Minnesotans stuck in far-flung places across the globe are growing increasingly frantic as they try to return home from countries that have closed their borders in the wake of the global coronavirus pandemic.
Many of them appear to be trapped in Peru and Morocco, but reports of stranded travelers have surfaced from China, Latvia, Guatemala, Honduras and Ecuador, according to U.S. Sen. Tina Smith, D-Minn.
Some travelers converged on foreign airports before the shutdowns in the vain hope of securing airline tickets to the United States. Others have gathered outside of U.S. embassies and consulate offices in attempts to glean information about their immediate options.
Caught up in a rapidly spreading global pandemic, where commercial airline service is chaotic at best, they are calling for the federal government to deploy special flights to ferry them home.
Hundreds of Americans are reportedly stranded throughout Peru, where President Martín Vizcarra on Sunday issued a 15-day nationwide state of emergency and closed the country’s borders.
“We basically had 24 hours to try and get out of the country,” said Jayson Wold of St. Louis Park, who was at a hotel in Peru’s Sacred Valley with his wife and 12-year-old daughter when he got word of the impending shutdown.
They took a tourist bus to Cusco in the Peruvian Andes, then a flight to Lima, but arrived in the country’s capital minutes before a midnight curfew — with too little time to leave the country.
Traveling to a hotel along eerily empty thoroughfares, they were stopped by armed police. Now, safe in a hotel, Wold is uncertain when they will return to the States, given the 15-day quarantine.
“It’s a weird feeling when you can’t get home,” he said.
In a March 17 letter to Secretary of State Mike Pompeo, Sen. Smith asked what is being done to facilitate the return of U.S. citizens with no access to commercial flights in countries with travel restrictions.
Smith pointed out that England, France and other nations have evacuated their citizens from countries with restricted travel. Smith acknowledged the “significant legal, personnel and logistical challenges involved in extricating U.S. citizens during this time of global crisis,” but urged the State Department to “take swift and decisive action ” to ensure that all U.S. citizens can return immediately.
Some of the stranded have taken to social media to plead their cases. A hashtag #stuck inperu has circulated on Twitter, and several Facebook groups have been created.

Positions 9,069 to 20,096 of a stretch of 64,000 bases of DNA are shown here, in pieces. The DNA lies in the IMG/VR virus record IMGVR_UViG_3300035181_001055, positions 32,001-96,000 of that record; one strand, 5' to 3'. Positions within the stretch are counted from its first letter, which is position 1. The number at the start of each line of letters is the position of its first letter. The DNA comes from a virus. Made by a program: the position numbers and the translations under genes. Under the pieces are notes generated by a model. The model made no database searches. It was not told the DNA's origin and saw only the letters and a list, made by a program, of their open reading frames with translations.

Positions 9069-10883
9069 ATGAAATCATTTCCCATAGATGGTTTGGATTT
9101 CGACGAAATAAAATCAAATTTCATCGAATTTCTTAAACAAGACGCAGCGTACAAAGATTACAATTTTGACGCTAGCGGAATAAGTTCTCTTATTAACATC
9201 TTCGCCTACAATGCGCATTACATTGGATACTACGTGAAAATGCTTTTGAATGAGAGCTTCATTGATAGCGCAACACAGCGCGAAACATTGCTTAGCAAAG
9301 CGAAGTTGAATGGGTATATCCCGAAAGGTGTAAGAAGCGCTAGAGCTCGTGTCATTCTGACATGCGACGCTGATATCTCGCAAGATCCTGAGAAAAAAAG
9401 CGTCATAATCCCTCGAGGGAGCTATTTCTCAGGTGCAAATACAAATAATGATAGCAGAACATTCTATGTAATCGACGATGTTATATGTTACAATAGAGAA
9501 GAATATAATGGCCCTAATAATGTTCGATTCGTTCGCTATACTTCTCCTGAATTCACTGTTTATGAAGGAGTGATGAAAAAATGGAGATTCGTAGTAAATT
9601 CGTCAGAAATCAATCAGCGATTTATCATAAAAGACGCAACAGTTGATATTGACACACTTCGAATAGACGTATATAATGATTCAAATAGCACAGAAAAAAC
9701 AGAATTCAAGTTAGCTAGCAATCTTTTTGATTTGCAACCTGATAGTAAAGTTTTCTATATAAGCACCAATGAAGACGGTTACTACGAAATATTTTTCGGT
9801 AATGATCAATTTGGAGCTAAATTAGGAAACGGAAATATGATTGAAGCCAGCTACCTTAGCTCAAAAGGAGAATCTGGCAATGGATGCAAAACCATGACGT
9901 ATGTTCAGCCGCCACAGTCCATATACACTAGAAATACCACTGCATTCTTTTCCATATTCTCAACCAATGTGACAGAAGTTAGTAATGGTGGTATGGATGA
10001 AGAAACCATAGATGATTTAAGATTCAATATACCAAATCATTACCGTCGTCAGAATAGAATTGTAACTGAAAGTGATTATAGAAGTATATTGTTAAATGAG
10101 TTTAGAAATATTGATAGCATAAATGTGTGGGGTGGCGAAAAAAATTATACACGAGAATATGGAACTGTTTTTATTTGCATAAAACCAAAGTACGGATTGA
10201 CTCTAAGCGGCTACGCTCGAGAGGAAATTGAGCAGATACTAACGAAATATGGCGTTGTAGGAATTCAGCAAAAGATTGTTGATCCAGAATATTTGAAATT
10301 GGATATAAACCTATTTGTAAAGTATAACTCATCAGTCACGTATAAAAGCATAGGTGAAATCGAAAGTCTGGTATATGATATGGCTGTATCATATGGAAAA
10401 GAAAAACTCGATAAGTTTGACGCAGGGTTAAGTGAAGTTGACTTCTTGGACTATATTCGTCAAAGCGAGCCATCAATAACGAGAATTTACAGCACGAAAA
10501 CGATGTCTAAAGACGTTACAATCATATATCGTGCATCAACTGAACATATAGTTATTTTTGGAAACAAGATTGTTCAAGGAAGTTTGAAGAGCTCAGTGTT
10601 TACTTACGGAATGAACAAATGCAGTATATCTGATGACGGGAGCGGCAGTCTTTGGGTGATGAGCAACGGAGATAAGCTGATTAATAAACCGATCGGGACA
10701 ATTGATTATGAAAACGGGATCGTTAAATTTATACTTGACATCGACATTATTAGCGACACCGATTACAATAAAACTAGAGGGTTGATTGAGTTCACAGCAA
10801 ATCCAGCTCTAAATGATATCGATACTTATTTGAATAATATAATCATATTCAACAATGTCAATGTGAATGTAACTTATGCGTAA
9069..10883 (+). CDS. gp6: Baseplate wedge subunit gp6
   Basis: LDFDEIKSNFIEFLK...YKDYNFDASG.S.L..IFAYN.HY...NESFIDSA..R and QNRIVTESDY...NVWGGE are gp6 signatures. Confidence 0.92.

Jonathan Du, a University of Minnesota graduate, said he created a WhatsApp messaging group for his brethren called Stuck in Peru, “and it quickly maxed out with 250 people.” Du has tried contacting the media, elected officials, the U.S. State Department and embassy about his plight — with mixed and often disappointing results.
Du and his friend Dan West of Roseville traveled to Peru on March 14 with dreams of ascending Machu Picchu, the storied 15th-century Inca archaeological site in the southern part of the country. They are now stranded in an Airbnb apartment in Cusco trying to find a flight home.
Donn Driver of Edina is part of a 24-person tour of Peru and the Amazon that began on March 9 and was supposed to return March 23. After the tour was canceled on Sunday, group members found themselves quarantined in a hotel in Lima’s Miraflores District.
In a plea for help, tour members appeared in a cellphone video on the internet solemnly stating their names and hometowns while holding their U.S. passports. “We are all still healthy and not exhibiting any symptoms of the virus,” Driver wrote in an e-mail.
Joy McBrien of St. Paul is in an especially precarious situation in Chimbote, Peru, after her passport, credit cards and money were stolen March 13. She can’t get to the embassy in Lima seven hours away to deal with her stolen passport because the roads and embassy are closed.
McBrien, who runs a social enterprise called Fair Anita that creates fair-trade jobs, has been in Peru since late February and was set to return home Sunday. For now, she’s waiting it out with help from “a community of women” in Peru and in the U.S., who sent a care package with some cash.
For stateside relatives, trying to arrange travel for kids stranded abroad can be an ordeal. The Moroccan government on Sunday abruptly suspended international travel and ordered all hotels and restaurants to close, according to media reports.
Jennifer Schmaedeke of Roseville said her 21-year-old daughter, Corrine, is stranded in Rabat, Morocco.
“The government stopped all flights,” Schmaedeke said.
She keeps booking new flights for her daughter, a journalism exchange student who attends Occidental College in Los Angeles. But she said at least three flights have been canceled so far.
Corrine has been in Morocco since January and was having “a rich and engaging experience,” her mother said, noting that her Moroccan hosts have been caring.
But now Schmaedeke is getting texts from her daughter pleading to come home.